Stop and smell the lunch

Szechuan chicken clay pot at Joy's Kitchen. Picture ©Caron Eastgate Dann 2014

Szechuan chicken clay pot at June’s Kitchen. Picture ©Caron Eastgate Dann 2014

I work at a university and most days, I can’t stop long enough to sit down and eat lunch properly. I have to eat on the hop, so to speak, often on the train or the platform. A home-made sandwich is the only practical thing I can carry to do this.
But the other day, I treated myself to a sit-down lunch at June’s Kitchen, at the Uni Cafe, at the plaza next to Monash University campus at Caulfield. I like this unassuming little Chinese eatery. It is not glamorous, trendy or innovative. It has comforting Chinese food, the menu on newsprint pinned around the room, written with Texta in Chinese first, with an English translation for most, but not all, of the fare.
For $10, this bubbling Szechuan chicken clay pot with side dish of rice was mine. The sauce was spicy enough to tingle without blowing your head off. I don’t know exactly what was in it, but it was a perfect balance of pepper, chilli, salt, sugar, spices, rice wine, soy sauce and more. The chicken was cooked on the bone and fell off to melt in your mouth. There were lots of potatoes in this dish, reminding me of the classic Thai mussaman curry and deliciously comforting. And this single serve would have been enough for two.
The mark of a good dish is that it stays in your memory, and I keep thinking about this one. Perhaps I will make it a weekly lunch treat. It sure beats a ham and cheese sandwich eaten while standing on the dreary platform at Flinders Street station.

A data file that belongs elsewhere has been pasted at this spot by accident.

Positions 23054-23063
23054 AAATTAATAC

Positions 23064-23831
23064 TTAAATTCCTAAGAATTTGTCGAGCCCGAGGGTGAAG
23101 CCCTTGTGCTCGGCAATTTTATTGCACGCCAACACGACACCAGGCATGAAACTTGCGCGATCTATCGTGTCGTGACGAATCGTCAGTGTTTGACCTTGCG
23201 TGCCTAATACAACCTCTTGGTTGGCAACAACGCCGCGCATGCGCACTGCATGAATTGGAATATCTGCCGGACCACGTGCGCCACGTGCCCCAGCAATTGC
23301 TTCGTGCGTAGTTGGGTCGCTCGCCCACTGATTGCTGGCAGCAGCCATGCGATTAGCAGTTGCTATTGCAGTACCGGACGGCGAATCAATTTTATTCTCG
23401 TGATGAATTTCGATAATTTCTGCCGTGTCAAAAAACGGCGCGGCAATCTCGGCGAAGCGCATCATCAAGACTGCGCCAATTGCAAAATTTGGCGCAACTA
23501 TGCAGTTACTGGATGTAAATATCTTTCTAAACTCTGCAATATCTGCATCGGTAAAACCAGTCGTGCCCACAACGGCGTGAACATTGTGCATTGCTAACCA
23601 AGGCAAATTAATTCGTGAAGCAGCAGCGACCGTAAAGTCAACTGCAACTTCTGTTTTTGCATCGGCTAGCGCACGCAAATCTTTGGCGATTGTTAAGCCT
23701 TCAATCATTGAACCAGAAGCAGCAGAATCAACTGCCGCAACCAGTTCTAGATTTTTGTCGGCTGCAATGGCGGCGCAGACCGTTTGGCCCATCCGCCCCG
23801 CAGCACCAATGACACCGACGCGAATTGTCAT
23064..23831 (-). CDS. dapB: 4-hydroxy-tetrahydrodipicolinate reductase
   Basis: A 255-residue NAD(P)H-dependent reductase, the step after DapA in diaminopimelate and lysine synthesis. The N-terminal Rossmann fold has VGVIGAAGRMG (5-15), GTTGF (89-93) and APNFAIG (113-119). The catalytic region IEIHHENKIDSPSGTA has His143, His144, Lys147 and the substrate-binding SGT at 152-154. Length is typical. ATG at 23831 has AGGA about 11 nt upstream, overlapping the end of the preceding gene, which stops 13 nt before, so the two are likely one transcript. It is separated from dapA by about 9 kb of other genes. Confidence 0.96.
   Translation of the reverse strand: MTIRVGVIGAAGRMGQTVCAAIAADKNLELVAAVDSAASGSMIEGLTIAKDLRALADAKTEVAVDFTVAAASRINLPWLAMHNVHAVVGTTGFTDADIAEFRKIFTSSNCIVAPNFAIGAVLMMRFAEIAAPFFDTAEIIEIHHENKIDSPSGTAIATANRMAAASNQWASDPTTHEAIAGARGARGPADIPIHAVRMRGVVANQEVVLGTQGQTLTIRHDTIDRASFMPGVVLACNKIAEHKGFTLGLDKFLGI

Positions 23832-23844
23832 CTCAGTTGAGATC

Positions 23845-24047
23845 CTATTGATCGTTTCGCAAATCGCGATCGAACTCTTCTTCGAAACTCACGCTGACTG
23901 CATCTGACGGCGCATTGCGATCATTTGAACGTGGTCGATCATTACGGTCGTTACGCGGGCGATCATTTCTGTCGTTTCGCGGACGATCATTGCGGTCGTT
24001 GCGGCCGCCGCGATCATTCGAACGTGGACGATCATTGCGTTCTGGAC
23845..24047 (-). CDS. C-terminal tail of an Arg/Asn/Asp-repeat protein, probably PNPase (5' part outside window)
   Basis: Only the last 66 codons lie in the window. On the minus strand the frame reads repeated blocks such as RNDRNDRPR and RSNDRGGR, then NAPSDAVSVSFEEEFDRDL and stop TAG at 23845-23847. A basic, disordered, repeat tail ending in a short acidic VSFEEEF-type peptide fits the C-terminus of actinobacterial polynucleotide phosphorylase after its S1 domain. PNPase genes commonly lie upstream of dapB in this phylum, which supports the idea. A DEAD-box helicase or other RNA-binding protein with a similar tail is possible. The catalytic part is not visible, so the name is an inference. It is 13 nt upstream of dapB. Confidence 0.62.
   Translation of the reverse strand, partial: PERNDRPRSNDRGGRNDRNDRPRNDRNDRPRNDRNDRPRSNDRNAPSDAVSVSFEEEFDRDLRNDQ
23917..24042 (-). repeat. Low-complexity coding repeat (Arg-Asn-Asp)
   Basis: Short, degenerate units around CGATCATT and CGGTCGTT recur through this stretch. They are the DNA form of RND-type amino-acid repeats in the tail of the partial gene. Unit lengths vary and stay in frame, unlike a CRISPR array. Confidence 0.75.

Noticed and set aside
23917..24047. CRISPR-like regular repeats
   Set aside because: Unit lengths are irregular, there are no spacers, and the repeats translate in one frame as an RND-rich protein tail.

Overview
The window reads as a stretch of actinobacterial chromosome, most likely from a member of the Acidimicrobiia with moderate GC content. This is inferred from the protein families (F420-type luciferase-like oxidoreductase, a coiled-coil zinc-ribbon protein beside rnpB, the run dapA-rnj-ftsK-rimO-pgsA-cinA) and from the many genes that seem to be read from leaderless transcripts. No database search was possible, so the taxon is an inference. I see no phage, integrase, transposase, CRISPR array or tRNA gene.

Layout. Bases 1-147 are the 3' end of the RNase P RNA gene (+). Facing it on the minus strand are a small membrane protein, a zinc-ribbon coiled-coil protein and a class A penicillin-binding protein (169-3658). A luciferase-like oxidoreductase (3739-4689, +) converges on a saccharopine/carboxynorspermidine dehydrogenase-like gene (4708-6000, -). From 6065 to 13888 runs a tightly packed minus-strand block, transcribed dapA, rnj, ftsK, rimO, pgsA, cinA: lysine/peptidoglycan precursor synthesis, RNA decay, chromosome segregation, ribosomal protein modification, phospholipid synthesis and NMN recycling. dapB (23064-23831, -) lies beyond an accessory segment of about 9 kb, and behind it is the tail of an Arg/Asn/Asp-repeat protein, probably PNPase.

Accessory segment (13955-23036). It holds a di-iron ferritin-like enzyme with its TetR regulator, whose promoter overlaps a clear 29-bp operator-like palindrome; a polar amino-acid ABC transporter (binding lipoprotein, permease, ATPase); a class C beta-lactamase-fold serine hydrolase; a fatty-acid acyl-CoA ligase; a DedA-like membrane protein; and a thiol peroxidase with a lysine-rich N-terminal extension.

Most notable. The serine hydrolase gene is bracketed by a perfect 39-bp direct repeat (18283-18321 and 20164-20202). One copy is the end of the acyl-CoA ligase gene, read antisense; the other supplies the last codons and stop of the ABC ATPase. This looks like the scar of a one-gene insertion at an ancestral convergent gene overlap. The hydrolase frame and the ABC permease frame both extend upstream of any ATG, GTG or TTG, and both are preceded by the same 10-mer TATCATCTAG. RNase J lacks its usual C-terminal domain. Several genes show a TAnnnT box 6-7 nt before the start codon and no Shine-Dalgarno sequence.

Advertisements

Life on Mean Street

monkeysI see meanness all around me: mean employers trying to make their poorest employees work harder and harder for less and less money; mean local councils cutting back on maintenance of community streets and venues; mean people in car parks crashing into other cars and then just leaving, or nipping into a park to beat someone else; drivers not stopping for pedestrians on crossings; mean governments making the rich richer and the rest poorer; mean countries trying to invade and take over other countries; mean institutions making everything into a competition that participants must fight in to the (figurative) death.

Yes, it’s a mean old world out there. My late father once told me, “Life’s not fair”, but so much unfairness (just another word for meanness) need not be so.

Here’s my list of how to make the world a kinder and more peaceful place just by not being mean:

*Governments: you are the servants of the people. Your most important loyalty is not to the party, but to those whom you serve. Your priority is not a career path for yourself, free travel, or becoming so power-hungry you forget your real role. Your job is to make the country better for the people, not worse. Your job is not to make a few rich people get richer. It is to promote equality for all, and a decent life in which people are safe, comfortable, educated and treated humanely. Warmongering is not on.

*Employers: don’t try to make people work for less and less. Hire good people, reward industrious workers, give them proper jobs with holiday and sick pay. They will reward you by wanting to work harder (as opposed to being forced to), because they will love the business they’re in. Instead of fearful drudges, you will have an enthusiastic, happy team with you who want your company to be profitable.

*Drivers: just chill out. No matter how much you speed, weave in and out of traffic, toot your horn, monster the car in front or rip through a pedestrian crossing, you’ll probably only cut one or two minutes off the journey. Also, you might crash, and at the very least, you’ll make life miserable for others. There’s a great Greek word that covers this: “endaxi!” (relax). And if you happen to dent a parked car, own up and leave your contact details on a note.